If you're a college basketball fan, or own a television, you know Dick Vitale isn't afraid to offer his opinion in his style.
Vitale has written several books over his three-decade broadcasting career, but his latest could be considered ammunition, as well as literature.
Moments in College Basketball.''
The two lists cover the 30 years he has been an ESPN broadcaster, so the UCLA dynasty, Indiana's perfect season, Pistol Pete, Jerry West and Oscar Robertson weren't eligible. Still, that leaves plenty to sift through, and that's where the fun begins.
There's no way to please everybody with lists like these, especially in a sport where people wear their passions on school-colored sleeves.
ing bookshelves worried about.
Vitale, with co-author Dick Weiss of the New York Daily News, went with Patrick Ewing of Georgetown, Christian Laettner of Duke, Ralph Sampson of Virginia, Michael Jordan of North Carolina and Danny Manning of Kansas as the top five players.
Let the screaming begin from fans of Tim Duncan of Wake Forest, Isiah Thomas of Indiana, Akeem Olajuwon of Houston, David Robinson of Navy and Len Bias of Maryland, the next five on the list.
You could put all those names in a hat and any five would still be a viable list. That's what makes this venture impossible, but fun.
Vitale even adds a list of 50 more players who deserve mention.
As for moments, No. 1 was North Carolina's improbable national championship under Jim Valvano in 1983 followed by Laettner's shot at the buzzer that gave Duke an overtime win over Kentucky in the 1992 regional final. And don't forget Villanova's ``perfect game'' to beat Georgetown for the national championship in 1985; Keith Smart's corner jumper that gave Indiana the 1987 title over Syracuse; and then-freshman Jordan's jumper from the same side of the Superdome court as Smart that led North Carolina to the national championship over Georgetown in 1982.
houting match worthy of some of the coaches who have drawn a technical or two over the years.
And the West Coast already has expressed its displeasure with the players list. North Carolina and Duke have 14 players among the top 50. The entire Pac-10 conference has two, the first being Sean Elliott of Arizona at No. 26.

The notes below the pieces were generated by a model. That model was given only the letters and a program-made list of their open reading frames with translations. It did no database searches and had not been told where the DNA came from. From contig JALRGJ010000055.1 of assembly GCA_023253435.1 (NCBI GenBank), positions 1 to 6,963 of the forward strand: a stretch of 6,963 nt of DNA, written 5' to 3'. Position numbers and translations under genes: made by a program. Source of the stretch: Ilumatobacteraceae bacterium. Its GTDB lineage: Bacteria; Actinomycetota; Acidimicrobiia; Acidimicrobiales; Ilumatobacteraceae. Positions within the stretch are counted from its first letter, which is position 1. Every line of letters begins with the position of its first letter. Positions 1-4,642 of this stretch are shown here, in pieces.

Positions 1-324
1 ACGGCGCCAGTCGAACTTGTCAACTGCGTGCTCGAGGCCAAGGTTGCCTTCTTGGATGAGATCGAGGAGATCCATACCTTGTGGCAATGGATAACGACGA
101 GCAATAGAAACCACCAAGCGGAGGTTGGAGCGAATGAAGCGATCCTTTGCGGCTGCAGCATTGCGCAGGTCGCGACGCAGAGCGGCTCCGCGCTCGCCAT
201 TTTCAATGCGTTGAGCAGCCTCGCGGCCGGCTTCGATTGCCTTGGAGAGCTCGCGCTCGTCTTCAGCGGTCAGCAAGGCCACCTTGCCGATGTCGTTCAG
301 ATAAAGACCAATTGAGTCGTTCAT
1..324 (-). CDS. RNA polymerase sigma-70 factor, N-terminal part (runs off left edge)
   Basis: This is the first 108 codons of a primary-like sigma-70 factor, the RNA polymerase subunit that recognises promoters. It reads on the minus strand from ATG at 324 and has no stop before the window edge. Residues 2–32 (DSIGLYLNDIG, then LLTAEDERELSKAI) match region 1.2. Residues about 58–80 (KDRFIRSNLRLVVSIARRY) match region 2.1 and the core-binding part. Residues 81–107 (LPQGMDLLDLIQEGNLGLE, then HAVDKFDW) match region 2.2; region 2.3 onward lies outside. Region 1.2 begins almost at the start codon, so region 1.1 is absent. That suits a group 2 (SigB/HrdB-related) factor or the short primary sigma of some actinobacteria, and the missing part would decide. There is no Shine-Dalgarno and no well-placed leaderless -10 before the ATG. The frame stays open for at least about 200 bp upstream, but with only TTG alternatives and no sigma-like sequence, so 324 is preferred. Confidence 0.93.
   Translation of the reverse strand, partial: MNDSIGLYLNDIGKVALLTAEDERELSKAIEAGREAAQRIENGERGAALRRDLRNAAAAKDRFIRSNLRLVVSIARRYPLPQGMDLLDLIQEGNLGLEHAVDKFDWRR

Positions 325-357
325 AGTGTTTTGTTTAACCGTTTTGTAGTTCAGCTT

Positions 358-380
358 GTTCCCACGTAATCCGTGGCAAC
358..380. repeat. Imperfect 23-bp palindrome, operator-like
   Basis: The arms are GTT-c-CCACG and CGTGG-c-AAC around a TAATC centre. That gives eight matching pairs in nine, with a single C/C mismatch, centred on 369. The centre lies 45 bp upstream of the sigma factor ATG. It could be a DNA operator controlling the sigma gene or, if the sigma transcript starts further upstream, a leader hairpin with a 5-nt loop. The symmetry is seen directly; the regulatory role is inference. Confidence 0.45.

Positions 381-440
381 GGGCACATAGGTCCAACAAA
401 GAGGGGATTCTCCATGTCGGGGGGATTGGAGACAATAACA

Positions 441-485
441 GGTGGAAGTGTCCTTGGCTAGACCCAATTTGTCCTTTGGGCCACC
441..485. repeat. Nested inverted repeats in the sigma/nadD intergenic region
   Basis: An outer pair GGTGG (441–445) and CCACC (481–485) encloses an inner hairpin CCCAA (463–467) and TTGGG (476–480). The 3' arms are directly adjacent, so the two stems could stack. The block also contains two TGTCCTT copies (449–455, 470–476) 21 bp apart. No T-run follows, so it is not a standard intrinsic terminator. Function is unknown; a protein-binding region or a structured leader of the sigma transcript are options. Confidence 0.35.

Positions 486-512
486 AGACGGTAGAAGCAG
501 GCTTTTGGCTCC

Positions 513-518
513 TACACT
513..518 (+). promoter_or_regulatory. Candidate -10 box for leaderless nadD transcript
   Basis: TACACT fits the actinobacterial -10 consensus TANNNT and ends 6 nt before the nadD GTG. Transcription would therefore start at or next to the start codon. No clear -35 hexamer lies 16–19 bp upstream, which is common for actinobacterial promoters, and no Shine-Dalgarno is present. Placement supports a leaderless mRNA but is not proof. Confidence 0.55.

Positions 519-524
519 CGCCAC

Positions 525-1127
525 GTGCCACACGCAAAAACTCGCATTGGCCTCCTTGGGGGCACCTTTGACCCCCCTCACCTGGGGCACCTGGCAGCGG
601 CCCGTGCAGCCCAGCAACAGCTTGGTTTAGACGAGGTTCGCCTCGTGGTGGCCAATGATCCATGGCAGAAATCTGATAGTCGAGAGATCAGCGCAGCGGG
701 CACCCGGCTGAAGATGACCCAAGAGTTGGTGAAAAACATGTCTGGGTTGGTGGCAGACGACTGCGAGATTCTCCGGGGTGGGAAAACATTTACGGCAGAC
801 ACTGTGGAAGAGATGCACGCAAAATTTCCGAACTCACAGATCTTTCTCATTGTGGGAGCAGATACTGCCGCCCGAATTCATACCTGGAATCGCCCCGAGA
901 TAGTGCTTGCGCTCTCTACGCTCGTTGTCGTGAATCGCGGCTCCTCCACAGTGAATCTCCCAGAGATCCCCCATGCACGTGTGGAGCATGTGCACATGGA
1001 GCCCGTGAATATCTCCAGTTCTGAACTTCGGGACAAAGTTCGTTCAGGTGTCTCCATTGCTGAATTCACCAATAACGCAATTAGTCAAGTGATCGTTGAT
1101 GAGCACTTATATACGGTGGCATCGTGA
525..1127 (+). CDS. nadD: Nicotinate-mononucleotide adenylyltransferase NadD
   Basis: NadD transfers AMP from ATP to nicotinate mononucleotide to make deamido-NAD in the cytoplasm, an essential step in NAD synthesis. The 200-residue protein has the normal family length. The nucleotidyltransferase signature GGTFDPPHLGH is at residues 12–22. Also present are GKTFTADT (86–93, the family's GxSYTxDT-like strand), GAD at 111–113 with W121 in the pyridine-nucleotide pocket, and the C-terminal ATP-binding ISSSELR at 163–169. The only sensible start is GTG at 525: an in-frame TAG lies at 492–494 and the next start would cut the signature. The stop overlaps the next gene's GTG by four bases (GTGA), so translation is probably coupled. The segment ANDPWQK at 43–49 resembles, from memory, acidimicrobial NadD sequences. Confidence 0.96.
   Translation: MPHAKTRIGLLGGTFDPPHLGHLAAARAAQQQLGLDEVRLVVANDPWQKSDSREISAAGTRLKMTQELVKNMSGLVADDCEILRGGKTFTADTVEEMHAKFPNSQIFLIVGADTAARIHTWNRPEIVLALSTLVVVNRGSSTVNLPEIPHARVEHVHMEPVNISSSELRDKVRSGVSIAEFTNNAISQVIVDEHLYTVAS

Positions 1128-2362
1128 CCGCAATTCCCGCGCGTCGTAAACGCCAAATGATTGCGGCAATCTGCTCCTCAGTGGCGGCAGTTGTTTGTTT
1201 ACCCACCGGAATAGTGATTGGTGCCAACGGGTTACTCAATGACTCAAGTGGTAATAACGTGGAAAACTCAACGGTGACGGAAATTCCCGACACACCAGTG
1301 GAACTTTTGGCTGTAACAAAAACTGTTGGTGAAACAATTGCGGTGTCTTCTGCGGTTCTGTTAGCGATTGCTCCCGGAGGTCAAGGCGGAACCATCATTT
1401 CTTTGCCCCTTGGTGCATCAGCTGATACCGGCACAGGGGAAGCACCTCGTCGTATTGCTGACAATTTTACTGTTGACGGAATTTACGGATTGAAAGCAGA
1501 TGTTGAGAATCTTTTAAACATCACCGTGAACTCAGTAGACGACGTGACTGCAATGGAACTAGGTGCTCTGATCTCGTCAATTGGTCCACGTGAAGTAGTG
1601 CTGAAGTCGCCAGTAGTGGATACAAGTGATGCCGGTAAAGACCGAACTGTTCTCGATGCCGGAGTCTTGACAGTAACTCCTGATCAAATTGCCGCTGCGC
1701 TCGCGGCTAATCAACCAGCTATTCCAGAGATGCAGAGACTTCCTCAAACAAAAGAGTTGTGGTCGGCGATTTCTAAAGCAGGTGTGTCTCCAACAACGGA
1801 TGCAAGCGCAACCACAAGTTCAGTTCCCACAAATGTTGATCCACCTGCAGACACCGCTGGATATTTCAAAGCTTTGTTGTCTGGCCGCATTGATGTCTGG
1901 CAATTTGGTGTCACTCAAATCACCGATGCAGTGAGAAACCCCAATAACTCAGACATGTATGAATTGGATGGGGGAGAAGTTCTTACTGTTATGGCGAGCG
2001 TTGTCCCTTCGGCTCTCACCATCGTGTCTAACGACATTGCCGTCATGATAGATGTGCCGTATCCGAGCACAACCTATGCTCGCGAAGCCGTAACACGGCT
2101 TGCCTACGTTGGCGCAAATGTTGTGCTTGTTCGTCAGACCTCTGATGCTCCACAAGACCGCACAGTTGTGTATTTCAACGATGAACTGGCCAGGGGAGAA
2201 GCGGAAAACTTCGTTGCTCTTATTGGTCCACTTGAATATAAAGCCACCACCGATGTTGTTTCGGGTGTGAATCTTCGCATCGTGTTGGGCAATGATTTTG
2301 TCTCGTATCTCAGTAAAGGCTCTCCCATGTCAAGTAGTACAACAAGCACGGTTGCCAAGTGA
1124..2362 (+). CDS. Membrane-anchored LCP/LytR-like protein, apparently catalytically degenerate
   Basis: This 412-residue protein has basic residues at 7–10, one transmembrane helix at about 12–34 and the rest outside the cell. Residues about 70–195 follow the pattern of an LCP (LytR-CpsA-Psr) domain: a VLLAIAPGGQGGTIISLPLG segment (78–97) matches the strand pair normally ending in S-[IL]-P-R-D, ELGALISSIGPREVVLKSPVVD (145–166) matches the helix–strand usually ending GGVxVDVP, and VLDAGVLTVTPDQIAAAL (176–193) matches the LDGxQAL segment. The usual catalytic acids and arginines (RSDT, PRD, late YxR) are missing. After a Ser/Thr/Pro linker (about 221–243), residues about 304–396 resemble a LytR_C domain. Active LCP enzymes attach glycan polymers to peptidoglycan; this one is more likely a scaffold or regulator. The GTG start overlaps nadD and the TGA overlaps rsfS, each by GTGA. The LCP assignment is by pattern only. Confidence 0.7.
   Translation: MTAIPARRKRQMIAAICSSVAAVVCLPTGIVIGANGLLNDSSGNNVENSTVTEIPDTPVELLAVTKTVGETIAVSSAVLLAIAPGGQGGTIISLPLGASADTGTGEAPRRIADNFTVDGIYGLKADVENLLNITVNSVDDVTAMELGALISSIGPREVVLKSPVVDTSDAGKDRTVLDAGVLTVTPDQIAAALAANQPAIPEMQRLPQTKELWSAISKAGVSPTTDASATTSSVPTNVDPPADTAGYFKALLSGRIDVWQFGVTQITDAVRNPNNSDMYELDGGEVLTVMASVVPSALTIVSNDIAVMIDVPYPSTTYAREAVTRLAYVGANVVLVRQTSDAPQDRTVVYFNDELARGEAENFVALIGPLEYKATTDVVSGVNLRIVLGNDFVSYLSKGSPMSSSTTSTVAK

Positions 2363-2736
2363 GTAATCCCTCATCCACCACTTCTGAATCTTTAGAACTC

If Vitale's lists don't do it for you, there are plenty of books about college hoops out there.
Life for Current and Future Pro Athletes.'' Author Marc Isenberg covers the gamut for young athletes from selecting an agent to relating to the media to financial matters for days as an amateur and a pro.
That's a book many former athletes probably wish they had many problems and dollars ago.
Coaches, too, are busy sharing their secrets. Two recent books cover the extremes of the profession.
``Bill Self: At Home in the Phog'' is a biography of the Kansas coach that came out following the Jayhawks' national championship season. It chronicles Self's coaching career from his days as assistant through head coaching stops at Oral Roberts, Tulsa and Illinois. The book offers an inside look into the life of a coach and discloses great details on the games in the national championship run, including the overtime title game against Kansas.
But not every coach makes it to the title game.
Kangaroos'' is a look at the other side of Division I basketball. The book's title comes from his three schools' nicknames - Terriers, Ospreys and Kangaroos.
In that world, dinners on the road are usually at a place where the words ``all you can eat'' are prominent, where coaches worry about laundry as much as opponents and there seems to be just as much fun.
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